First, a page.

Being Sugar Ray: The Life of Sugar Ray Robinson, America's Greatest Boxer and First Celebrity Athlete

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Perseus Books Group, 2007 - Biography & Autobiography - 246 pages
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Muhammad Ali memorably referred to Sugar Ray Robinson as “the king, the master, my idol,” and rarely a fight fan has chosen to argue too much with those words. With a career spanning three decades, multiple championships, over two hundred fights (without once taking a 10-count), and more victories than Joe Louis and Ali combined it was no surprise when RING magazine named Robinson “pound for pound, the best boxer of all time.” In Being Sugar Ray, acclaimed scholar Kenneth Shropshire contends that Sugar Ray Robinson’s influence extends far beyond the ring. It was Robinson who introduced America to the athlete as entrepreneur and celebrity. From his business empire to his prized flamingo pink Cadillac, described as the Hope Diamond of Harlem, Sugar Ray was the trailblazer whom every athlete since has been trying, consciously or otherwise, to emulate.

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Being Sugar Ray: the life of Sugar Ray Robinson, America's greatest boxer and first celebrity athlete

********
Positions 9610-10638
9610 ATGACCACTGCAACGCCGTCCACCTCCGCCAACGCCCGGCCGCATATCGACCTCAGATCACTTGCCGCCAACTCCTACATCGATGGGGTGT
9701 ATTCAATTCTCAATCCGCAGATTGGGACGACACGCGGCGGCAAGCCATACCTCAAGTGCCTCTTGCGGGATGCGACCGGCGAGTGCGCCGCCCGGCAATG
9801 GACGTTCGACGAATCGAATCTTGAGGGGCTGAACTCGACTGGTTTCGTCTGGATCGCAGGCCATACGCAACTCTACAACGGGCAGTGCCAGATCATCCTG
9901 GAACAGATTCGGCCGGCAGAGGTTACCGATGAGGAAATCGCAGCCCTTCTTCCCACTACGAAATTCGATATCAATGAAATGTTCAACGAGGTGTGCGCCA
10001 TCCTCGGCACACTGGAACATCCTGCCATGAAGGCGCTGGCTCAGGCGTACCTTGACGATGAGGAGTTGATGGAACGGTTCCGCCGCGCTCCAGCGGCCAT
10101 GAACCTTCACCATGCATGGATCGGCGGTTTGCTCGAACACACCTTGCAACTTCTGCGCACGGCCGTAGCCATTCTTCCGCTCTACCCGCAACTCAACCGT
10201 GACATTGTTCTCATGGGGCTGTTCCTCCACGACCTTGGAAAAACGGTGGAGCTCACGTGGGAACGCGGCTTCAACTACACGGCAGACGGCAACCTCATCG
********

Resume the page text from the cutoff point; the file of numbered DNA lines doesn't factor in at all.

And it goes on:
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Shropshire (The Business of Sports Agents) calls this "the biography of an idea": Sugar Ray Robinson as the first sports figure to engineer a synergistic success machine out of a flashy image, a fancy ... Read full review

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About the author (2007)

Kenneth Shropshire is the David W. Hauck Professor at the Wharton School of the University of Pennsylvania and the Director of the school’s Sports Business Initiative. His work has appeared in USA Today, the New York Times, the Los Angeles Times, Sports Illustrated, as well as on NPR’s “All Things Considered,” ESPN’s “Outside the Lines,” and ABC’s “Nightline.” His previous books include The Business of Sports, In Black and White: Race and Sports in America, and Basketball Jones: America Above the Rim. He lives in Philadelphia with his wife and their children.

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